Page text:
I knew after my sophomore year at the College of William and Mary that I wanted to go to graduate school and study medieval literature. By this point, I was already familiarizing myself with all variations of the "What in the #*$! are you going to do with that?" question that all medievalists are asked at regular intervals (my evolving answer is a blog post for another day, I think). This realization didn't come overnight, but was rather the product of a tumultuous freshman year in which I realized, among other things, that I did not want to major in biology. I'd come to William and Mary with vague dreams of becoming another Jane Goodall, but after crawling my way to the finish line of that first year (during which I often felt that Admissions made some sort of clerical error in accepting me), I spent much of the summer trying to figure out what I actually wanted to do and what I enjoyed. Part of that process involved trying out environmental research in the Virginia wetlands, which typically found me, at two or three in the morning, assisting a graduate student in his research by recording bird sounds, all the while sinking lower and lower into swamp mud. I am, and always will be, an outdoorsy type, but I realized very quickly that I like having the option of doing my work outside. And so, I decided to go back to the drawing board and take classes that simply interested me and then decide what career I would try to pursue. I had always loved my English classes growing up and had been an avid reader for as long as I could remember. I decided, as a result, to try my hand at English once again, but by the time I'd reached this decision in the middle of the summer, very few courses were still open. One of these just happened to be a medieval literature course taught by John Conlee, and the rest, as they say, is history.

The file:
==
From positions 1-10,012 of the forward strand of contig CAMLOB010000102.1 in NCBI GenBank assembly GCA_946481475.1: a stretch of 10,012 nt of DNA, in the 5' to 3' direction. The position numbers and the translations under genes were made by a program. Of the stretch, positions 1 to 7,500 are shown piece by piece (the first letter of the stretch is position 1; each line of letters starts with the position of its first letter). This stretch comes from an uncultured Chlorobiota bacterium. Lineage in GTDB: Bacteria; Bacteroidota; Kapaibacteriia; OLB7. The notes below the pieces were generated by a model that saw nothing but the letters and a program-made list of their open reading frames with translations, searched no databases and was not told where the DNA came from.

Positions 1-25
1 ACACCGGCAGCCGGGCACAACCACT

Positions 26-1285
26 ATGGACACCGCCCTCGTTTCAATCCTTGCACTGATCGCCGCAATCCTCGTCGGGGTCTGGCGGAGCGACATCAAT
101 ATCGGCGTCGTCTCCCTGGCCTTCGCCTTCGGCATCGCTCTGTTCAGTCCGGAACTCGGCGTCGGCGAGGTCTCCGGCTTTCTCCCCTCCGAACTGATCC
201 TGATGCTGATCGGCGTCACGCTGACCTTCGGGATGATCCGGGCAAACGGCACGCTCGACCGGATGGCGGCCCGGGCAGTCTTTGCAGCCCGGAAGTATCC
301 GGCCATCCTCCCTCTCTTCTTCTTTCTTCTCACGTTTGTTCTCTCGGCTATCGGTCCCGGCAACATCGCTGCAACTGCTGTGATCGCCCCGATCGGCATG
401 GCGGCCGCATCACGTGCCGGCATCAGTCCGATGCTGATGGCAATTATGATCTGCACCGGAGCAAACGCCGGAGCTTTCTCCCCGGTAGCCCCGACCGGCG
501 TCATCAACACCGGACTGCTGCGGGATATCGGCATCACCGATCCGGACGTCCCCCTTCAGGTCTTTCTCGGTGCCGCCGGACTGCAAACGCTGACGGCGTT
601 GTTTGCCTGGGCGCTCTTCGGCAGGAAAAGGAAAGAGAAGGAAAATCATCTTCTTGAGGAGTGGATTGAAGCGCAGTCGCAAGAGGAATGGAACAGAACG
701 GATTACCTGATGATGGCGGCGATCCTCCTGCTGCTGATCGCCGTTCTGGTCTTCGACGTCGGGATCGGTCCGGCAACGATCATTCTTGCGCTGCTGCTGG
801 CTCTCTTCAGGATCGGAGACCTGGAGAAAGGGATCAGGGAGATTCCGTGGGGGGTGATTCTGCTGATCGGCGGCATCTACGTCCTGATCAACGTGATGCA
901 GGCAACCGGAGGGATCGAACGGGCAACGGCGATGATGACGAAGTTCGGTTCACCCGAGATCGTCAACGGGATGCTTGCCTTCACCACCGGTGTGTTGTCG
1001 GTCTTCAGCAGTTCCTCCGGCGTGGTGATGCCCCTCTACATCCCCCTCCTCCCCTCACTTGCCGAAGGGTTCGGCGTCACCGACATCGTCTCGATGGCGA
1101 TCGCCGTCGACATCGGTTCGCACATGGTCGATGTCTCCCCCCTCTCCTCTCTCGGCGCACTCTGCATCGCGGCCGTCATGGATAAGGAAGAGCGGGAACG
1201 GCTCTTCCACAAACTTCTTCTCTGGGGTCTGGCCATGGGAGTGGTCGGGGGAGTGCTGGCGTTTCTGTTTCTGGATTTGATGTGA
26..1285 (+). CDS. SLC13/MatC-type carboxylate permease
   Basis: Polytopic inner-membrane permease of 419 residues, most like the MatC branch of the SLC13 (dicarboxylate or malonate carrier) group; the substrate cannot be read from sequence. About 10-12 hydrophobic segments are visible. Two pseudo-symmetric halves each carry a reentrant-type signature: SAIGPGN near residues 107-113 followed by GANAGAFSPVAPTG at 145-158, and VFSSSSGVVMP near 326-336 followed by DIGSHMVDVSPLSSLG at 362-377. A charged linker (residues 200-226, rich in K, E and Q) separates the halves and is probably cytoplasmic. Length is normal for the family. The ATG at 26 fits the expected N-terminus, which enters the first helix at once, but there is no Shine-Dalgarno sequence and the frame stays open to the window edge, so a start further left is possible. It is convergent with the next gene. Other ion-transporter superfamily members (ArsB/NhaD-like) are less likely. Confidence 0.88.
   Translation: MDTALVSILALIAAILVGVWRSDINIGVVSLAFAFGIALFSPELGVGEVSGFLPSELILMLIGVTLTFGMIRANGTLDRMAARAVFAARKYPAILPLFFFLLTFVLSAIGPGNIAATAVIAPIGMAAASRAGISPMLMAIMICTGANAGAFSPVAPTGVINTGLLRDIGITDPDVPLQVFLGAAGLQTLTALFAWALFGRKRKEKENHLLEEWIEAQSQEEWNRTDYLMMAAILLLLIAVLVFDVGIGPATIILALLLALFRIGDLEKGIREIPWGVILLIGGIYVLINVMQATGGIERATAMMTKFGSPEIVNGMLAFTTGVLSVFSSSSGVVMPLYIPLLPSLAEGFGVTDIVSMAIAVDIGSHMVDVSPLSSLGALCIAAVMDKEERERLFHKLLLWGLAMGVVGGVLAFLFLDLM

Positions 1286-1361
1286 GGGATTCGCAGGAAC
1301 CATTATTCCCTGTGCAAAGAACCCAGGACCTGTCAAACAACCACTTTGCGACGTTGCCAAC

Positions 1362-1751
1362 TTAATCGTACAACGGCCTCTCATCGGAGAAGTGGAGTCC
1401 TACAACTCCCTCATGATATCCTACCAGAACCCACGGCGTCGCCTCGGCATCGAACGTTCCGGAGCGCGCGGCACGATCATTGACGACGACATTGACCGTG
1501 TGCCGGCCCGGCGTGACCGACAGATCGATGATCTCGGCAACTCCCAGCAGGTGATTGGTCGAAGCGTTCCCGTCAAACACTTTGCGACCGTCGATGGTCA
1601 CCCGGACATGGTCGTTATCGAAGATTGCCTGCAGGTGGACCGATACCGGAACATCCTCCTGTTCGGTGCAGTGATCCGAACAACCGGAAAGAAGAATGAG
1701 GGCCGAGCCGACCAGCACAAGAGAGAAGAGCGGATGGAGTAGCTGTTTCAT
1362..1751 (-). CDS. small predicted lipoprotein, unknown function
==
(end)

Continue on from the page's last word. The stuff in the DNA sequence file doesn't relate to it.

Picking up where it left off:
I fell in love with medieval literature through this course, and registered for every single medieval or early modern class I could get my hands on for the rest of my time at W&M. Highlights included Phil Daileader's brilliant class on the crusades (which I owe no small amount of thanks, since it laid the groundwork for my research in grad school), Adam Cohen's seminars on Gothic architecture and manuscript illumination, and John Conlee's unforgettable Celtic Literature seminar. I fell so completely in love with medieval literature that I went on to accidentally double major in Medieval and Renaissance Studies because I took so many elective courses in those areas. 

I wanted to keep my options as open as possible as I moved into my senior year, however, and I also felt the need -- excited I was about the idea of graduate school -- to take a hiatus from academia and make very sure that pursuing a PhD was something that I truly wanted to do. I applied for high school and middle school teaching positions at various local schools, and eventually landed a job teaching a mix of history classes at a small private school in Williamsburg. To save money, I moved back in with my folks, and I still can't thank my parents enough for making sure that I actually ate during that first year of teaching. Much as I enjoyed working with my students, I quickly found myself missing medieval studies. And so, I applied to PhD programs in the Fall of that year (2004), a process that was, as so many of you know already, both intensely stressful and anxiety-inducing.  Handling all of this work on top of seven course preps was overwhelming at times.  I remember almost falling asleep in karate class (while standing and punching, no less) because I was averaging about 3-4 hours of sleep a night. My planning periods were often spent frantically studying for the odious GREs or the even more odious English subject test. During the months building up to THE EXAM, I day-dreamed about ceremoniously burning my flash-cards and demon-dancing around the flames once I was done; in truth, I'm pretty sure that the first thing I did after taking that inane brutalizer was sob into my car's steering wheel (I was parked, don't worry). Added to which, the first several letters I received from grad programs were rejections, and with each one my spirits sank more and more. Rationally, I knew that the rejections weren't personal. I knew that my professors and my family believed in me and that I should believe in myself. But receiving those thin envelopes, one after another, began to wear me down, and I started to resign myself to the fact that this dream might not happen for me.